Students at Langtree Elementary School form a giant “50” to celebrate the school’s 50th anniversary. The Langtree community has held numerous celebrations throughout the year to mark the occasion.

This year, Langtree Elementary School is celebrating 50 years of existence. The school’s 50th year may be one of its busiest yet.

Principal Joyce Gallo kicked off the celebration in September by unveiling the contents of the time capsule that was buried in 1966. Inside, they found school records of the staff members that had been printed on a typewriter. They also found pictures and a wedding invitation of Joseph Perozi and his wife, Florence, the donors of the land that Langtree is built on.

Aside from looking back on the last 50 years of Langtree Elementary history, Gallo encouraged the students to look to the future and write down what they’d like to be doing 50 years from now. Every student in the school from Pre-K to 5th grade has a space in the book where they shared their future dreams, beginning with “In 50 years, I will be…”

It was a huge collaborative effort between Gallo, the teachers and the students to get the book organized, put together and sent off to the printing press where it was published.

“What I was most interested in was why they chose that,” Gallo said. “I wanted to get them to think reflectively on where they want to go in their future.”

The school community will commence the grand anniversary celebration at Langtree Elementary’s picnic on June 16. Langtree’s administration, teachers and PTA have been working together to make the celebration last all year long, calling it “The Triple 5s”—5th grade, 50th anniversary, five service projects.

The 5th graders usually participate in one service project each year where they give back to the community with their time and creativity. To celebrate this year, five service projects have been arranged and carried out throughout the school year, led by Denise Gutierrez, the service project coordinator for the 5th grade committee.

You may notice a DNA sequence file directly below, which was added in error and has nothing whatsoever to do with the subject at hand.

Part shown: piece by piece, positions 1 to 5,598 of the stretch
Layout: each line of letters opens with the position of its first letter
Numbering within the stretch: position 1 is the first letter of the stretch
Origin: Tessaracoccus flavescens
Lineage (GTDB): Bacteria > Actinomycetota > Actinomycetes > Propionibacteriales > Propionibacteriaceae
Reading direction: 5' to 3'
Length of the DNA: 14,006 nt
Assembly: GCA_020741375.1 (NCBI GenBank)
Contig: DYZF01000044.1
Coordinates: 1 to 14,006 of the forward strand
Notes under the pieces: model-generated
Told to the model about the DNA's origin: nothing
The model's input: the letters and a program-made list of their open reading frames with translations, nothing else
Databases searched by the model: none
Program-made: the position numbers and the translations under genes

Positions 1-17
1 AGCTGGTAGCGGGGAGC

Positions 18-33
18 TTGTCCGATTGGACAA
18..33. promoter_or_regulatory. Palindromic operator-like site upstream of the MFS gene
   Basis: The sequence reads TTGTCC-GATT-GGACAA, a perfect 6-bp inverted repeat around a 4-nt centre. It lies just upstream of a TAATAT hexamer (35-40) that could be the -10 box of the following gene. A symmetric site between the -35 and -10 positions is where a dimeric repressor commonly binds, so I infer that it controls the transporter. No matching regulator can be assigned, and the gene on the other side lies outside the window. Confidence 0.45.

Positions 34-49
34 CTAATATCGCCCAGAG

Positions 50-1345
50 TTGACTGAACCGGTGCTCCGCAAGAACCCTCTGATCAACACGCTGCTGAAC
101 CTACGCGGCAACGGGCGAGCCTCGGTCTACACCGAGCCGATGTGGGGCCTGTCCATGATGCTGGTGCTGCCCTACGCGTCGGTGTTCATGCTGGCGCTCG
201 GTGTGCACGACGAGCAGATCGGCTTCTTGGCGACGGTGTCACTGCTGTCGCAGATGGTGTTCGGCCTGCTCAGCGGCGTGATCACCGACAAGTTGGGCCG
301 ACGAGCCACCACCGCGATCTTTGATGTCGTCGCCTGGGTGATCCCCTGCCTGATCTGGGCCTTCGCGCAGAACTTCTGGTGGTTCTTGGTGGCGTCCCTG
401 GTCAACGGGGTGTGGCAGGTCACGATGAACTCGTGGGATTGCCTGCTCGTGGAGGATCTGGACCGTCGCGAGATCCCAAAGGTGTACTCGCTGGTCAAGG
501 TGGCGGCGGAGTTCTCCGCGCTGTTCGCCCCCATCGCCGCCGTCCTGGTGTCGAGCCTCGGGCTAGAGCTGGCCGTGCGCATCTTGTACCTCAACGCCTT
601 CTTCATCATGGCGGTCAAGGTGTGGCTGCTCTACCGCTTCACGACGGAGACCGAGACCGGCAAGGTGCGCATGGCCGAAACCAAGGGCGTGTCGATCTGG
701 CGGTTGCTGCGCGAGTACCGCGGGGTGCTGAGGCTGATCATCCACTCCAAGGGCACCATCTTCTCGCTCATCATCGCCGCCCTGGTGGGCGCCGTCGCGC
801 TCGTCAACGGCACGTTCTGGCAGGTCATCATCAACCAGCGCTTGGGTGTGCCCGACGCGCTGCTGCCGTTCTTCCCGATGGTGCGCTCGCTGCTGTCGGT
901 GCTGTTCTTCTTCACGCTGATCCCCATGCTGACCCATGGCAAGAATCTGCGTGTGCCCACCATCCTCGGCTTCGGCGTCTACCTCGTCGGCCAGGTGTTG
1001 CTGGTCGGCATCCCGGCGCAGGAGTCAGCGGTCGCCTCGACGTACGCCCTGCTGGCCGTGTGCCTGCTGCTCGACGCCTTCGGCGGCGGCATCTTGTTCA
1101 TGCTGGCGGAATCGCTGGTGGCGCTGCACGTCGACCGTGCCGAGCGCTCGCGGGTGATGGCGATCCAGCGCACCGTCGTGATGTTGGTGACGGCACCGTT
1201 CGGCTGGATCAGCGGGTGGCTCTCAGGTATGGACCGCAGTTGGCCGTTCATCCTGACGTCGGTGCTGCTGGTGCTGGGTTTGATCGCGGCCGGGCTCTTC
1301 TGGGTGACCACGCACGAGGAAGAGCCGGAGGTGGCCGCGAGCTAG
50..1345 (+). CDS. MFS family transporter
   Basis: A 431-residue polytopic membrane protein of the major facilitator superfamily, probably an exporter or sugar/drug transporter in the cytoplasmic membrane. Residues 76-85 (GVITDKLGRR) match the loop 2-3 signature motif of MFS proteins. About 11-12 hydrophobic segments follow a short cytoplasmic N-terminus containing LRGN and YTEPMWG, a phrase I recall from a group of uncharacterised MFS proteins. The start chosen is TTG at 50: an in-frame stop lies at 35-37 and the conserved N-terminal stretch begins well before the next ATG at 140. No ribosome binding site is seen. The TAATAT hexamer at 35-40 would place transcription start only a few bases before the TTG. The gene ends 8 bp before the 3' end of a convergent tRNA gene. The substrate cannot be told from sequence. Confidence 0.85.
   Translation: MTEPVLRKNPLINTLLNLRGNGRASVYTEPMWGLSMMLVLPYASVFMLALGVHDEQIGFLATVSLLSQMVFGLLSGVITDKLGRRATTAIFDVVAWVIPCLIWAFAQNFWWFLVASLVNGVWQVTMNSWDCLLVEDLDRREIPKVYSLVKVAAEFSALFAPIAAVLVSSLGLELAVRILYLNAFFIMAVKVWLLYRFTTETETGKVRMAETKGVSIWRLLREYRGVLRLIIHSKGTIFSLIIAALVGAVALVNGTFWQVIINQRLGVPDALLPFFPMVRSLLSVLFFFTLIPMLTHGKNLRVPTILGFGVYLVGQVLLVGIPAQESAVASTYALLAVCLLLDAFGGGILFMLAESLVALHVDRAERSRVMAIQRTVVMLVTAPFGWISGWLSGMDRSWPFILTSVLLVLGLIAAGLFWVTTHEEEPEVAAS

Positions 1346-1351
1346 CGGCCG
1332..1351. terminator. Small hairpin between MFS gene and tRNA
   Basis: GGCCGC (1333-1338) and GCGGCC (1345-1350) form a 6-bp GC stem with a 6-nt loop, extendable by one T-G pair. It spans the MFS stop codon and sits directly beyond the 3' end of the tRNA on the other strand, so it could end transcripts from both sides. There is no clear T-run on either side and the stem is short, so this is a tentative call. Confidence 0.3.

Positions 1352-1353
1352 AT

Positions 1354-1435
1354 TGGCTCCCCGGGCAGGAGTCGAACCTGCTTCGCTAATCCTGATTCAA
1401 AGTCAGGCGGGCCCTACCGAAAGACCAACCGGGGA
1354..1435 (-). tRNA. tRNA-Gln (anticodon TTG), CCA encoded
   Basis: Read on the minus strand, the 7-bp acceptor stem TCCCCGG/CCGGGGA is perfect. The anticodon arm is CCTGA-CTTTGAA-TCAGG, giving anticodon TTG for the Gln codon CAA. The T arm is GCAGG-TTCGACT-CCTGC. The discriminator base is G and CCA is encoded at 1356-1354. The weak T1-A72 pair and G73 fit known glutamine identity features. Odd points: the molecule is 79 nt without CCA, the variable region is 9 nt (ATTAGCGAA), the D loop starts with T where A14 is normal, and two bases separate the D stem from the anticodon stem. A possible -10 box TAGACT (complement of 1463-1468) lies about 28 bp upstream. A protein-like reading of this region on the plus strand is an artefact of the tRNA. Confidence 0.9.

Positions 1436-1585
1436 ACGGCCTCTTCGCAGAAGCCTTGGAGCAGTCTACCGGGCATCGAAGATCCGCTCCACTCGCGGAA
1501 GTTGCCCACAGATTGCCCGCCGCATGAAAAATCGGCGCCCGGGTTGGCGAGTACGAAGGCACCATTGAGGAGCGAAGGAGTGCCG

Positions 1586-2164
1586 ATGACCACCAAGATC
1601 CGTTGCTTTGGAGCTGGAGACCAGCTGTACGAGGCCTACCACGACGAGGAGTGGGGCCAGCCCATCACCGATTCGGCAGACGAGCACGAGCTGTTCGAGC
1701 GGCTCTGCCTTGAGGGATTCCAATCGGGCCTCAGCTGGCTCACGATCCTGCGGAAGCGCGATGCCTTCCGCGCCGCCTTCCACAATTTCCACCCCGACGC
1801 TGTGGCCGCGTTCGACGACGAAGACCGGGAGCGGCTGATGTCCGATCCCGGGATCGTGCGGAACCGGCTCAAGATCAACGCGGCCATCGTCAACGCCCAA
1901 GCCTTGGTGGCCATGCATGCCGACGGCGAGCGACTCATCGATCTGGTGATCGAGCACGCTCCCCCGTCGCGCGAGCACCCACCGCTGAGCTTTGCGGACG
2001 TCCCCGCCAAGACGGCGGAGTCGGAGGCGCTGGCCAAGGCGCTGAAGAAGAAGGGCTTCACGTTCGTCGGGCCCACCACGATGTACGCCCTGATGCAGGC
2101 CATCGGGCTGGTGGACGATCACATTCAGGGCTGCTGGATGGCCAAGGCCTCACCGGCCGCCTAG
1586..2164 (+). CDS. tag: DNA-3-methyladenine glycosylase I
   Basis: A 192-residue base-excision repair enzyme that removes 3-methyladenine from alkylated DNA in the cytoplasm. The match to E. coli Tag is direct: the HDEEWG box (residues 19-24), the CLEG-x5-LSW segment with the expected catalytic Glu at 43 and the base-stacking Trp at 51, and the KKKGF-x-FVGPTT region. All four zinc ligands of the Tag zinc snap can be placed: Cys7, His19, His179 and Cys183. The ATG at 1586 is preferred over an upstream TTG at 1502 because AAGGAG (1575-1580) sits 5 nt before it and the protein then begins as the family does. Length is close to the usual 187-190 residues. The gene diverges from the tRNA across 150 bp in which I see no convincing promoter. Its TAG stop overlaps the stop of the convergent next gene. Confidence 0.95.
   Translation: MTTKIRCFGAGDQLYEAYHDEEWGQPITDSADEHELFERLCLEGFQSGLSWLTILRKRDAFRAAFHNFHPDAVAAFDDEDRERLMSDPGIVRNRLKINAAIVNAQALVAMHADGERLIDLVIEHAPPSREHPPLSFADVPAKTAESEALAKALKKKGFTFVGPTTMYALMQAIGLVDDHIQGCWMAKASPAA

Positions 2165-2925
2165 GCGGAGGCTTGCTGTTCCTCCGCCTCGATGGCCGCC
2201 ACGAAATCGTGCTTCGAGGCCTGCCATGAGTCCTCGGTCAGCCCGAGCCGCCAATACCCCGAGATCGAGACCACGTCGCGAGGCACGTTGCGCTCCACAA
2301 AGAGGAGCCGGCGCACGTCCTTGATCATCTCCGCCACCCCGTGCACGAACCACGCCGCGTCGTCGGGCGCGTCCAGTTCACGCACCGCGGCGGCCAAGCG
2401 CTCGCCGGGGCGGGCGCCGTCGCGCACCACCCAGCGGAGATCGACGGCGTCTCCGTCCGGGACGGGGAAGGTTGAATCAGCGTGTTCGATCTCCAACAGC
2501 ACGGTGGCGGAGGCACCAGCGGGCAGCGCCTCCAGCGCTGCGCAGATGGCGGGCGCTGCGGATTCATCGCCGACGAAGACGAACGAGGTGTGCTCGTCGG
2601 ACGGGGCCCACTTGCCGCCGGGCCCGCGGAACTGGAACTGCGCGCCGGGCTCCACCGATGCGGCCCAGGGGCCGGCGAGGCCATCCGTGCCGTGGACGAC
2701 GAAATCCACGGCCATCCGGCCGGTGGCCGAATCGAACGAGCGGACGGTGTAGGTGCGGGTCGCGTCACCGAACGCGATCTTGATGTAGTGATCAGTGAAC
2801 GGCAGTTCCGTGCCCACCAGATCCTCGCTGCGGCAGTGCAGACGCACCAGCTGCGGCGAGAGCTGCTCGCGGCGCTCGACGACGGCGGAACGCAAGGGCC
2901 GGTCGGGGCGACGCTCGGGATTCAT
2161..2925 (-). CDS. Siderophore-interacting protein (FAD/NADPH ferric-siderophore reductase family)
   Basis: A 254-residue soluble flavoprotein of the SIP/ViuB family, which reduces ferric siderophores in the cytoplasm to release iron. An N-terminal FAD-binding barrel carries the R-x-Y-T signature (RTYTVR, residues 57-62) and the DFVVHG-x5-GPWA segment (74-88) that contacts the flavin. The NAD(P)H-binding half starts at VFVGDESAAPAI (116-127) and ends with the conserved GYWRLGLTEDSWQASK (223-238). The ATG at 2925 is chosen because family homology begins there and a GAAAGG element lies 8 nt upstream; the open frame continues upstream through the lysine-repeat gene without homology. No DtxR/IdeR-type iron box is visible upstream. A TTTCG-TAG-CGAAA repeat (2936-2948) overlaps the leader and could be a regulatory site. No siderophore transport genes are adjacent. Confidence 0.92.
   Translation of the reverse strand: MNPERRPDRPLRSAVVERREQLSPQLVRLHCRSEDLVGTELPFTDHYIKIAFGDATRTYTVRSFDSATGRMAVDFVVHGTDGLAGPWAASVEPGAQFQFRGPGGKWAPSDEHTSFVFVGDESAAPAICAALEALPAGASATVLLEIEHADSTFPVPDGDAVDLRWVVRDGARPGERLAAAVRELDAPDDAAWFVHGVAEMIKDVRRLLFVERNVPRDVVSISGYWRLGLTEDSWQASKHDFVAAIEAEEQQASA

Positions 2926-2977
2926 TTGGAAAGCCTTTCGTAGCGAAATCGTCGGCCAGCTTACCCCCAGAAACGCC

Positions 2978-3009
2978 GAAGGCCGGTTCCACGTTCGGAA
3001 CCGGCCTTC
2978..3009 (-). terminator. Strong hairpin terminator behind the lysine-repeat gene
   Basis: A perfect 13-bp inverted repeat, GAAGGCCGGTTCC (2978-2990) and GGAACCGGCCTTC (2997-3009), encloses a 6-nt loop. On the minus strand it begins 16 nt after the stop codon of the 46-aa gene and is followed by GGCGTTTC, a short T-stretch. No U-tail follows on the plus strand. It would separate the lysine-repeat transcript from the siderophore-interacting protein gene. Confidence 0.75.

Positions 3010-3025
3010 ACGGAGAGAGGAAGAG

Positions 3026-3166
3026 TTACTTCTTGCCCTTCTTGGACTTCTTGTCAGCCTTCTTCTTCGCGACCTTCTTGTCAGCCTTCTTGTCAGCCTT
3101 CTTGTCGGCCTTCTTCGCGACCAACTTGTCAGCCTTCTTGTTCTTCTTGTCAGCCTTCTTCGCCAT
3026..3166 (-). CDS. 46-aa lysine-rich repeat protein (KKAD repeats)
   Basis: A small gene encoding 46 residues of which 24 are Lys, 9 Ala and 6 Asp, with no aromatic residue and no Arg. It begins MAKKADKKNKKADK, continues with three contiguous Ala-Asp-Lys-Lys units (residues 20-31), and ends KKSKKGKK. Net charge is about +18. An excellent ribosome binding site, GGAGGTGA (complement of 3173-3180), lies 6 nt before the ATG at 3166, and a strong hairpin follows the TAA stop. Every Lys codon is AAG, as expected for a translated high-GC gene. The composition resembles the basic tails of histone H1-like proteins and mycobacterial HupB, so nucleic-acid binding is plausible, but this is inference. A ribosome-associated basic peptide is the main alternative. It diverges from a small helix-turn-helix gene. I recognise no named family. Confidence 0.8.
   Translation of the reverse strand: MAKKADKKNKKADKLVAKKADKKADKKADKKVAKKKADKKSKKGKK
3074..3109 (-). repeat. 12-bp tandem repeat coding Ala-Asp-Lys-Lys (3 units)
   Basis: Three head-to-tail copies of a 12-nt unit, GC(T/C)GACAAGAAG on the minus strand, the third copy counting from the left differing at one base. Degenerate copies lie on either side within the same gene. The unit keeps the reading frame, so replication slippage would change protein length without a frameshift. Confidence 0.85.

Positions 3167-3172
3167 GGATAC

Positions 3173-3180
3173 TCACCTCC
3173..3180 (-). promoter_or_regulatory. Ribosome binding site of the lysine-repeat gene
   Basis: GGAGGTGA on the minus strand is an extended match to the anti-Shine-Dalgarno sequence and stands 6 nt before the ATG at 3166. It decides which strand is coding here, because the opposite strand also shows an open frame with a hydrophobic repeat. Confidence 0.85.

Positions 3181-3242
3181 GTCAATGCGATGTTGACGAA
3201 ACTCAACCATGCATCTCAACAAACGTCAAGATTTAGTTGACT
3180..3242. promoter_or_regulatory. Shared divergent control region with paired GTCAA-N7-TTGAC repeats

The PTA is working with Gutierrez and the 5th graders on the service projects and other celebratory events. Gena Graziano, one of the vice presidents of the PTA, said a trip to the township senior center to celebrate Valentine’s day was especially meaningful.

The students arrived at the senior center with handmade Valentines, snacks, games and enthusiastic dance moves. The dancing continued as the seniors treated the students to a dance lesson. More than 100 senior township members signed up.

“The students didn’t realize how much fun they were going to have at the senior center,” Graziano said.

Graziano’s 5th grade son, Daniel, has been participating in the service projects with his class. She said the celebration has been a good experience for the students because they’re learning about the history of the school and working with the community.

“They’re really grasping the idea of the 50th celebration,” she said.

Other service projects included “Thanksgiving Cheer,” a project where students decorated 180 placemats and paper flowers for the members of Meals on Wheels of Mercer County, a collection for the Trenton Salvation army “Socks, Snacks and Encouragements” where the students filled 200 pairs of new socks with encouragements like “You are stronger than you think” along with prepackaged crackers, cookies, fruit snacks, granola bars, etc. that were donated by the entire student body.

Students hand crafted holiday cards with messages to send to deployed soldiers from Joint Base McGuire-Dix for the “Holiday Happiness” project. Soldiers were also sent decorated blank cards that they could send home to their loved ones. The students chose their final service project, “Bulldogs helping Bulldogs” to honor of their school’s mascot, the bulldog. They will be making fleece blankets for the MidAtlantic Bulldog Rescue.

As of this past fall, Langtree’s bulldog mascot now has a name. In addition to the 5th grade service projects, Gallo orchestrated a monthly celebration assembly to educate and excite the students of all grade levels. In October, she decided it would be fitting to let the students name their mascot. Ballots were cast, and now Plato the Bulldog represents the school in honor of his namesake, Plato the philosopher.